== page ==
¿Is it normal?

Is it normal that when you see for example: a tutorial you forget the process of what you did how you did it and is there a way to remember anything.

just repeat the lesson a ton of time until you get the work flow as a habit almost. se a lesson on building a car, build a bunch of cars, see an interesting texture? do a project that uses variations of that texture a bunch of times. keep a bookmark of the tutorial so you can refer back to it again later. i guess this is why most people specialise in one area, rather than trying to learn everything! just don’t worry about having to refer back to lessons though

yeah, ive been at this for a while. and ever so often i find that i forgot how to do something i used once. or i need to learn how to use a whole different part of blender that Ive never had to use before. like cycles etc. i have very limited experience in rendering within blender, because most of my usage for blender is in either 3d printing, or making models for game engines (Unity mostly). so its a weak spot in my skills that would not exist if i had taken a different route in my 3d self education. Dont worry about forgetting something, or not knowing how to do something. just go to google and type “blender, what ever it is your trying to do” and you can usually get the answer within a minute or 2 of reading random blogs. lol

Not sure why I’m answering such vague and quick question (about modeling presumably since it’s in modeling subforum) but here goes.

Yes it’s normal for a beginner at least. There is so much information to absorb that it’s no surprise everything doesn’t soak in at once. Another reason could be in the tutorials you’re following - It might not give you the most important information that you should be learning from it, or you’re watching too advanced tutorial which requires a lot of previous knowledge to be useful to you, for the time being.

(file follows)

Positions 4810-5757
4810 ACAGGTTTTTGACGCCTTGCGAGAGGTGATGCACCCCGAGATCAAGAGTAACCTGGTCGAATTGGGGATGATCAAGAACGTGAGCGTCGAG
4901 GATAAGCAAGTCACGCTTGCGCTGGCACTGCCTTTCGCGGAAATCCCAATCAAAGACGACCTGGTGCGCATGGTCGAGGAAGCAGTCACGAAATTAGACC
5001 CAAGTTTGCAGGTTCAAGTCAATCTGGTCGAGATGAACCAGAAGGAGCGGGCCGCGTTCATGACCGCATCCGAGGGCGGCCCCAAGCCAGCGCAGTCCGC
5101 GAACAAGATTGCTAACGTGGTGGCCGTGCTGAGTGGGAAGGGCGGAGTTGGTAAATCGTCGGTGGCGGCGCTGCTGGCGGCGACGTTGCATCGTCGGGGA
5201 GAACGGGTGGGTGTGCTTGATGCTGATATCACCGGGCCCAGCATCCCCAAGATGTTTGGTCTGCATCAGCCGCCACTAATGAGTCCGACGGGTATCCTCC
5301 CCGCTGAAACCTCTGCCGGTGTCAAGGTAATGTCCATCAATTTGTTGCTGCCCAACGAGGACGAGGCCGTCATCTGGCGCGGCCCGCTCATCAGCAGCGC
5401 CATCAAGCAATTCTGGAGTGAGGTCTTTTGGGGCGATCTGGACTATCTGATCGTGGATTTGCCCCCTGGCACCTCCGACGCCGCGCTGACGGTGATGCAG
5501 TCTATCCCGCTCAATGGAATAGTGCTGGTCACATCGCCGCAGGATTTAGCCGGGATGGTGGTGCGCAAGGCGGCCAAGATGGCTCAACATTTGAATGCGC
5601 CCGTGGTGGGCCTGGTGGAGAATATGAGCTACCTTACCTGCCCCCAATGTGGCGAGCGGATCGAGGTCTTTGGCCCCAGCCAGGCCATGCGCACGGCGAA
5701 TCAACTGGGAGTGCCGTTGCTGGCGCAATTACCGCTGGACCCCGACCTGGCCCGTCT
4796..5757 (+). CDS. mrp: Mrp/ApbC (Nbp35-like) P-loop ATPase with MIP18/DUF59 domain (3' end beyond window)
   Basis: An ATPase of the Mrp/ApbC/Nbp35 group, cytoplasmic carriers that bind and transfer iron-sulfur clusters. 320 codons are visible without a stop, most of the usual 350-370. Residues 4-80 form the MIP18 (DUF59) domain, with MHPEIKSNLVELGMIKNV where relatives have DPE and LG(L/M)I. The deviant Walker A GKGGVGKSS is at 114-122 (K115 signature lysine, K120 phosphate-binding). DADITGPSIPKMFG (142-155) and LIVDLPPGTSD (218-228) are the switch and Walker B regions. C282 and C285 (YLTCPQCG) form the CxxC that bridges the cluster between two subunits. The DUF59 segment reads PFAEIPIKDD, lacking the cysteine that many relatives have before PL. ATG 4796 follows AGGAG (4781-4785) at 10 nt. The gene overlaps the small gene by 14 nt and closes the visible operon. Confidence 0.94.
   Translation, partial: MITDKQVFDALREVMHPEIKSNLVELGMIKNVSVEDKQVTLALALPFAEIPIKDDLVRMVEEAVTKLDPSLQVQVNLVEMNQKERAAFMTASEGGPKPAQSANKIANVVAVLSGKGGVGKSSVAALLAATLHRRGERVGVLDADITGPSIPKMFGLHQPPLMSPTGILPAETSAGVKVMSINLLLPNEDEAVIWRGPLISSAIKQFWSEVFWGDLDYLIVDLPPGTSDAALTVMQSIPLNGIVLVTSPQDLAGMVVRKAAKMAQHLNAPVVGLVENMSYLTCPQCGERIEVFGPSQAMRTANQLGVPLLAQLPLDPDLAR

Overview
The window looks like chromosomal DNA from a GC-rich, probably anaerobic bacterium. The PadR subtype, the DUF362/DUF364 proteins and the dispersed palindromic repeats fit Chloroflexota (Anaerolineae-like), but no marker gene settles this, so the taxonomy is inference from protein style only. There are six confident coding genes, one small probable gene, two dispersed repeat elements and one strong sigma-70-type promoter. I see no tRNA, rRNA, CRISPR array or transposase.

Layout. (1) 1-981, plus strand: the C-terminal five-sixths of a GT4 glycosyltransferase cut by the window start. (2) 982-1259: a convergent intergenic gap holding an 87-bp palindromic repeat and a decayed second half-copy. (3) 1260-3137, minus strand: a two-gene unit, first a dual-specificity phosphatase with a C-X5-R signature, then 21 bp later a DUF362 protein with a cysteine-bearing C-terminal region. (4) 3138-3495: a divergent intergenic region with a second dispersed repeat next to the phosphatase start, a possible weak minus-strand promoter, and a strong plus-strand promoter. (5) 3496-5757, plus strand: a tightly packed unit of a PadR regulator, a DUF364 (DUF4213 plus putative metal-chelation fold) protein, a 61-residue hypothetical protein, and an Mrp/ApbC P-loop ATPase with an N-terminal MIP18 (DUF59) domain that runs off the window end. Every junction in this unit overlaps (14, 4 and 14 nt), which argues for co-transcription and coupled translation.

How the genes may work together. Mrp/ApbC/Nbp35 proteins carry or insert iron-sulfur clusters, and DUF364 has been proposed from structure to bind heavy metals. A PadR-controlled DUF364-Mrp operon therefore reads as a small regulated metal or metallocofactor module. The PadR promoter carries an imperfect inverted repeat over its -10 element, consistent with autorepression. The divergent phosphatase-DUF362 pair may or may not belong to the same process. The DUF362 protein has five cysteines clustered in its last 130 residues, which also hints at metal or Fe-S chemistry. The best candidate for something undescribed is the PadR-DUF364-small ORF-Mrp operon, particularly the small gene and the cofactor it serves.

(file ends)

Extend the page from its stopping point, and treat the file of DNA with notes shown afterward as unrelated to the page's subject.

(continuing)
Try to learn what is being done and why. That’s not easy but in time you begin to understand workflows, techniques, processes, so on. If you don’t understand something, more tutorials, try it yourself. Also don’t rely on one information source to minimize the effect of wrong or missing information and to notice that the how part changes all the time. That’s why it’s the less important part of the learning process. If you know what and why, you can always find out what tools to use and how to use them in a short period of time. Or use alternative ways to achieve the same goal.

I was googling for info on a certain process earlier today, and I ran into my own tutorial that I forgot I wrote. hehe. It was very helpful too. :yes:


It is daunting to state the least. For example I started with Blender almost 7 months now. When I follow a tut I follow exact. Once I complete I open an new file and start my own “like” file. Not the same, but a bit different. I download and save tuts I like and keep notepad notes in a folder with it that make sense to me. IGE: Creating a paint brush for textures. I keep the video and mark the time in the video the instructor gets to it. So when I am in the middle of a project and know I have been thru a lesson prior I go check my 3Tb drive for the lesson, my notes, and where at in the video the instructor shows the ‘meat’ of the lesson.

Then I run over here if all else fails… Then if that fails, Close the file and re start sometimes it is just a glich… Keep on blending. (no salt)

@Modron Sometimes, we forget just how smart we are, right? :smiley:

To answer the original question, what I’ve started doing is watching a tutorial all the way through once (unless I’m pretty sure it’s mostly things I’ve already seen before with a different approach). Then, I watch it through, doing the tutorial as they do it. It’s not uncommon, in this phase, to go back and watch a part several times or to pause so I can catch up before I get all the way through it. Then, I take another pass through trying to create the results of the tutorial without going back to the tutorial for reference. This might take 4 or 5 times before I get all the way through (especially if it’s one of Bartek Skorupa’s :wink: ). Once I feel I have a solid understanding of the tutorial, then I try to create something different, based on what I learned in the tutorial. This tests what I learned in a different situation and helps me make sure I really understood.

Once I started doing it this way, I feel I get the most out of a tutorial.